Sunday, April 13, 2014

Year of Projects ... but not really














I won't even post the pattern list for my Year of Projects because there's been no change in over two weeks. I'm still working away at my Fronkenshteek socks, and for a while longer all my needles and all my energy will be devoted to them. The main sock segments were knit by end of day Friday.

Since then, the steeks have been reinforced with machine stitched zigzags and cut. The pattern was written for homespun wool which would felt at the steeked joins, so no reinforcement would be necessary, however, because I'm working in Superwash wool, reinforcement seemed well advised. After watching a couple of YouTube videos I plunged ahead. So far, so good.

This morning I made a start on assembly. The Upper Innertubez that form the legs of the socks have been mattress-stitched into leg-sized tubes and grafted onto the Cuffs. The Lower Innertubez that form the feet of the socks have been semi-grafted onto the Toes. Yes I did say semi-grafted - the live stitches of the foot were kitchenered and the steeked edges of the toe were mattress-stitched to join them. The fact that the joining wasn't 1:1 so I had to mattress-stitch two loops every third join made it a bit trickier, but it was easier than I feared.

The next thing to assemble is the Ace Bandage section that wraps around the ankle and instep and is grafted to the leg at the top and the foot at the bottom. I'm not sure whether I'll get to that today. It's the sort of thing that needs patience, good light and a clear head. I've got chores to do and the afternoon light in our living and dining room is not good, so I might leave this to another day.

"Won't those seams be uncomfortable?", Gavin asked. "Aren't there easier ways to make socks?" Good questions, both of them. I'm guessing they'll be more comfortable after a couple of washes. As for easier ways to make socks, definitely! These socks are more of tutorial and an adventure than a sensible way to make socks. I'm getting to be a dab hand at provisional cast ons, steeking, grafting, mattress-stitching and all sorts of other finishing details.

12 comments:

Dee said...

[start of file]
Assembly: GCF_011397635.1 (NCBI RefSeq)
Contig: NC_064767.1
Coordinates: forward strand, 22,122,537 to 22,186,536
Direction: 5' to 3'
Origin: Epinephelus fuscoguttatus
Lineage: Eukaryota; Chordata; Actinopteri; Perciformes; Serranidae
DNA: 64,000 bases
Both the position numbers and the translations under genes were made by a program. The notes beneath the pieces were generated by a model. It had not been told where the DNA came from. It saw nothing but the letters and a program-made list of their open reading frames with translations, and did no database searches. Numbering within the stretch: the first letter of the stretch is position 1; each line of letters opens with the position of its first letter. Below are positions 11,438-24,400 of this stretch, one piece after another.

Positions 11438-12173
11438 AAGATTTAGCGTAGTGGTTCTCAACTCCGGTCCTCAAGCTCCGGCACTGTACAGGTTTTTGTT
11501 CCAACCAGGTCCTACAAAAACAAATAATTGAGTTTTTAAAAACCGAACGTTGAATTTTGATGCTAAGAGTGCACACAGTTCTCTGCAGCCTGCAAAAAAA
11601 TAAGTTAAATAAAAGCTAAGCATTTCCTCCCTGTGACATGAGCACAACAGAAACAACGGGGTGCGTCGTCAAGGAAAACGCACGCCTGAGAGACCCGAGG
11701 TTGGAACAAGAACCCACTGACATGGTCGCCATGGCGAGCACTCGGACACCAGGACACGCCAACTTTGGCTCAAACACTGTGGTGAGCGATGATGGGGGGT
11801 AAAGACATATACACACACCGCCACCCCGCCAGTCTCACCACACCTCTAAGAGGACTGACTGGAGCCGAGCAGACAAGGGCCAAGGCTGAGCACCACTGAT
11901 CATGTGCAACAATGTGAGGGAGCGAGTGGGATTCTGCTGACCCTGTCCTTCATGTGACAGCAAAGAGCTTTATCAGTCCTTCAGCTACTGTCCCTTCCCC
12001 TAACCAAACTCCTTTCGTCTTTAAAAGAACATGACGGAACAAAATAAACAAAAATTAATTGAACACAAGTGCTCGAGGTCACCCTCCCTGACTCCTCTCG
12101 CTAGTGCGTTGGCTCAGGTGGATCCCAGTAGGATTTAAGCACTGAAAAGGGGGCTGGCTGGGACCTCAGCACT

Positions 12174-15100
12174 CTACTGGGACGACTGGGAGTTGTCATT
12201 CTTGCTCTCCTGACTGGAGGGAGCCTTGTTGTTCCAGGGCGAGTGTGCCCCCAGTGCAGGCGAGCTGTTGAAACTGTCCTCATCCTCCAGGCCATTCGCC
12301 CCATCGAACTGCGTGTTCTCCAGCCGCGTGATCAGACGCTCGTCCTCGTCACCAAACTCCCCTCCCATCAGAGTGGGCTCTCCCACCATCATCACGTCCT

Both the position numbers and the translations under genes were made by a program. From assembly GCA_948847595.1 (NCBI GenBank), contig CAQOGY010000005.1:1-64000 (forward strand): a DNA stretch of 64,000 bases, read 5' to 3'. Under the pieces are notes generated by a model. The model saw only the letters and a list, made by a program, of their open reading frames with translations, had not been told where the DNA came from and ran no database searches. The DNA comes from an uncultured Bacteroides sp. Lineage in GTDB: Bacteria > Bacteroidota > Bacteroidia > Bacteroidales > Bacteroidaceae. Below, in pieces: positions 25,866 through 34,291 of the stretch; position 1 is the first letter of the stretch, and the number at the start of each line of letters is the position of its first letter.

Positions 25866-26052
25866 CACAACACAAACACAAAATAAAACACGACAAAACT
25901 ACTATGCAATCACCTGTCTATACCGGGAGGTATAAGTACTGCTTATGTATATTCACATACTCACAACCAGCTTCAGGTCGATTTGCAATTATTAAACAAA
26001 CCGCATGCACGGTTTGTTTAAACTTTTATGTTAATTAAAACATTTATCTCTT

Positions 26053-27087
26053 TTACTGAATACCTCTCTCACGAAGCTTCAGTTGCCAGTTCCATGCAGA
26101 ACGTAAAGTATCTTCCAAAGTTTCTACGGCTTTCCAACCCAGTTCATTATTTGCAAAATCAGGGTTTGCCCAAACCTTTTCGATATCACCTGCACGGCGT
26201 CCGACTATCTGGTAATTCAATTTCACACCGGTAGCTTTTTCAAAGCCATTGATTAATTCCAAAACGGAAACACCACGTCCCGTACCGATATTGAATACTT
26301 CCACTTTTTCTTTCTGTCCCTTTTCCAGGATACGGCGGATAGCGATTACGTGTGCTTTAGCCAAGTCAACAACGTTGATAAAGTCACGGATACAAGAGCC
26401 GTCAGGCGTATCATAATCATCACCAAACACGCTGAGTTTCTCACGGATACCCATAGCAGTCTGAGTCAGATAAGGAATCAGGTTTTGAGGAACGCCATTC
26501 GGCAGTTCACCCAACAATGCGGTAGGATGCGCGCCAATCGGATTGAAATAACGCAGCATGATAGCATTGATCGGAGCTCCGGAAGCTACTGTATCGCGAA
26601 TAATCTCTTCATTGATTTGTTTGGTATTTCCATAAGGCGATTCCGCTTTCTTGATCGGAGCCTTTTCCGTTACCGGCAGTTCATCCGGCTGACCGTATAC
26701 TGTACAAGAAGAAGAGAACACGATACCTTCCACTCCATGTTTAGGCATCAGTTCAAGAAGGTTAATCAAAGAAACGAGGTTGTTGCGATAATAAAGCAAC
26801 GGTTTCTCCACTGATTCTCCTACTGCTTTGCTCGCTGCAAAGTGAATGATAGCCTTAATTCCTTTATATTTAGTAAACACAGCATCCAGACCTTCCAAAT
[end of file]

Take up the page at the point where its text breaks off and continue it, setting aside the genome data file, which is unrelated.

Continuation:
Were they "fun" to do? It looks like an awful amount of work.

I think I lean more towards Gavin's way of thinking on this one.

Lucy Bowen said...

Your finishing is fabulous, it all looks so neat. I'm sure if I attempted them, they would be an unravelling mess by now!! Well done so far and I look forward to seeing the finished article.

Gracey is not my name.... said...

Its interesting to see how they are coming together, but wow what a lot of work...

Wanderingcatstudio said...

You are one brave woman to attempt those socks!

Caffeine Girl said...

Those have to be the most challenging socks I have ever seen! I don't think my brain could handle a pattern this complicated. Can't wait to see what they look like in the end.

Barbara at Knitting | Work in Progress said...

So far, so good. Franken-tastic!

mysparemoments.com said...

well wow what an adventure those socks are! I hope your enjoying them.

Sam I Am...... said...

You are amazing to even attempt something like that but I can see how you rise to the challenge extremely well!
The one thing that pattern would be good for is to learn all those techniques without messing up a larger project should the "steeking" etc. not turn out. You are so far beyond in talent. What an accomplishment!
P.S. YOP list? What that? LOL!

Frieda said...

Those socks sure look like a challenge , kudos to you for even attempting them .Can't wait to see the final socks and hear how you like them .

WildflowerWool said...

WOW!

Kepanie said...

My gosh. You go. I would run for hills.

Catherine said...

As I read your account of steeking, grafting, mattress stitching I asked the same questions, isn't it easier to knit the conventional way... But I see now! It's a great tutorial in all those techniques and then you have something useful to wear. Great project, I'm off to check it out!